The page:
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Excluding Someone From Your Will

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The only way to be sure that your wishes will be carried out when you are no longer alive is to make a will. However, the Inheritance (Provision for Family and Dependants} Act 1975 makes it possible for certain people to challenge the inheritance that they have received after you have died.

If the court accepts that a will failed to make what is termed in the Inheritance Act 1975 “reasonable financial provision” for that person, then the court may divert money or assets from other people named in the will to that person.

The relevant factors that the court takes into account when considering someone’s claim under the Inheritance Act are the financial circumstances of the person making the claim in comparison to the financial position of the people named as beneficiaries in the will. If you exclude someone from your will who is in a poor financial situation then they may have the basis of a claim.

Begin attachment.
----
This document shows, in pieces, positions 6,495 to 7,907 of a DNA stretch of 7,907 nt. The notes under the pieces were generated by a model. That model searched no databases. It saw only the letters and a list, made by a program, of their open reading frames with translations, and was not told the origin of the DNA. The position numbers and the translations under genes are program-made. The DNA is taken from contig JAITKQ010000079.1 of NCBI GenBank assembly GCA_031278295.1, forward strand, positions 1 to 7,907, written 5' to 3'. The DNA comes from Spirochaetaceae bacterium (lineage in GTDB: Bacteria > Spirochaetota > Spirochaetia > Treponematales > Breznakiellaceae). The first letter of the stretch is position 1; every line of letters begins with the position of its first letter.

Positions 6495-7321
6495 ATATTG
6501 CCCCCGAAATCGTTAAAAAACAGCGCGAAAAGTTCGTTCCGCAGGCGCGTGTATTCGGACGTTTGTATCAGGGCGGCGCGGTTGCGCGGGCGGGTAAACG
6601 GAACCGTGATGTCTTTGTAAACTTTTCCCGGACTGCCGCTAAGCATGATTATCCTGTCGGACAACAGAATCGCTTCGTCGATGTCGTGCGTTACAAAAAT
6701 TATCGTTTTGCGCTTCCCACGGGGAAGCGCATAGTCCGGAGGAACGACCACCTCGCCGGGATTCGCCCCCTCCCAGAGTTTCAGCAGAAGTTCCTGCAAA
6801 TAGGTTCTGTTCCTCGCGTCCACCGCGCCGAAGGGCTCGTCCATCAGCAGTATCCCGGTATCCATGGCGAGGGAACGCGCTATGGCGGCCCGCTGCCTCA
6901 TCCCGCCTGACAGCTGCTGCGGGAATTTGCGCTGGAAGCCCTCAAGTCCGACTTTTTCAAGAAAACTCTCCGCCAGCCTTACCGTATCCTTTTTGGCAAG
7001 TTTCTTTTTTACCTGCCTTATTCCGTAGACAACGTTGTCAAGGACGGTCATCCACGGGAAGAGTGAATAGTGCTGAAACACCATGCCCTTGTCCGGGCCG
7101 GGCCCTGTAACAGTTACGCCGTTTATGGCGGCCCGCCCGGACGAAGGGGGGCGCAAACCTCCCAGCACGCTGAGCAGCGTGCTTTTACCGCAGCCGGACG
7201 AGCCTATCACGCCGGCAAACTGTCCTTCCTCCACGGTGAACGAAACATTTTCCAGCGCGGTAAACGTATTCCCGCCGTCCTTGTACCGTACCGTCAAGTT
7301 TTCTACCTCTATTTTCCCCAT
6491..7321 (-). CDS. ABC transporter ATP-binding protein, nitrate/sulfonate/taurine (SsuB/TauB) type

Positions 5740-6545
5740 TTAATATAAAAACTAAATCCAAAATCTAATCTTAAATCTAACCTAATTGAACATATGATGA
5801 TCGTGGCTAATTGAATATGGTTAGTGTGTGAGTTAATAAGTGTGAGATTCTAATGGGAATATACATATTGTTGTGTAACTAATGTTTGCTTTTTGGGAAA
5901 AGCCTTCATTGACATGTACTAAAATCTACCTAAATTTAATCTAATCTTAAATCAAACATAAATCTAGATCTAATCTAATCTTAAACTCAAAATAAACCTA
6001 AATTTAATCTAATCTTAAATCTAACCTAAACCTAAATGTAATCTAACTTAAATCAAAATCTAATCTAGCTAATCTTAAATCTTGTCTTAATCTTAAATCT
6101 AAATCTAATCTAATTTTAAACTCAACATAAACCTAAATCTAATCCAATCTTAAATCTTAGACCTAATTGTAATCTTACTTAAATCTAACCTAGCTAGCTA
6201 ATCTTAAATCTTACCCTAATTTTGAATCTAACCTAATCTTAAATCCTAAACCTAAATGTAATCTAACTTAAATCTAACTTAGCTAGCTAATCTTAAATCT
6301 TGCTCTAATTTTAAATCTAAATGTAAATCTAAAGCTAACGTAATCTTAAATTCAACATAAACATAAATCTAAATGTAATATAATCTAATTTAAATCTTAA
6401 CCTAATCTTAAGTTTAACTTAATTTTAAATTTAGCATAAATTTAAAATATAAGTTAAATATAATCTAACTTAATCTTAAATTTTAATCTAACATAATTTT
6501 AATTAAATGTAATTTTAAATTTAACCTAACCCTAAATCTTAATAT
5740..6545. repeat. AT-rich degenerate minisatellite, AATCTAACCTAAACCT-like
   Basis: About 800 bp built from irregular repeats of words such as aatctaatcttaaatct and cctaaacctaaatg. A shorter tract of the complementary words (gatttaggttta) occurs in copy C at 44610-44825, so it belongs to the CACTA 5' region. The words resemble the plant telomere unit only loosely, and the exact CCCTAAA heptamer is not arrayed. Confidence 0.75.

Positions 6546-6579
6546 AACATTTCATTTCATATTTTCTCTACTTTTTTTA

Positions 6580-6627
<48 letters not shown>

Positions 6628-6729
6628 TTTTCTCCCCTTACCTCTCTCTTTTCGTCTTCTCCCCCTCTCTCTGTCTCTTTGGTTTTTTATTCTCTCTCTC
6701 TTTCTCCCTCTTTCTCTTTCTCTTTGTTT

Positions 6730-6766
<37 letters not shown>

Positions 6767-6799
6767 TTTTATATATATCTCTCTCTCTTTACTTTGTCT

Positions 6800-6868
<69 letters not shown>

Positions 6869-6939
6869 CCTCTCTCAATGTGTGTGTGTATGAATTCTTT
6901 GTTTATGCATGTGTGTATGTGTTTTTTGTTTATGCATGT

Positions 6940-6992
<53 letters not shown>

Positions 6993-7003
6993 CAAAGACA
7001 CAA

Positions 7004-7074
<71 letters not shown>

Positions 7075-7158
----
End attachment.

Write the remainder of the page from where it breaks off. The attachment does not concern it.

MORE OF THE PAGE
The court also takes into account any moral obligations and responsibilities that the person had at the time of their death, the size of the estate, and also any physical or mental disabilities of the person making the claim and of the beneficiaries named in the will.

It is seen by the court as a balancing act between the various people named as beneficiaries in the will and any people putting forward claims under the Inheritance Act.

Most wills are not challenged and the starting point is that a person has complete freedom of choice to leave their money and assets and possessions to whoever they wish. However, if an individual qualifies as being within a category of person entitled to make a claim under the Inheritance Act,
then unfortunately even if you exclude them from your will they may still be able to make a claim
against your estate.

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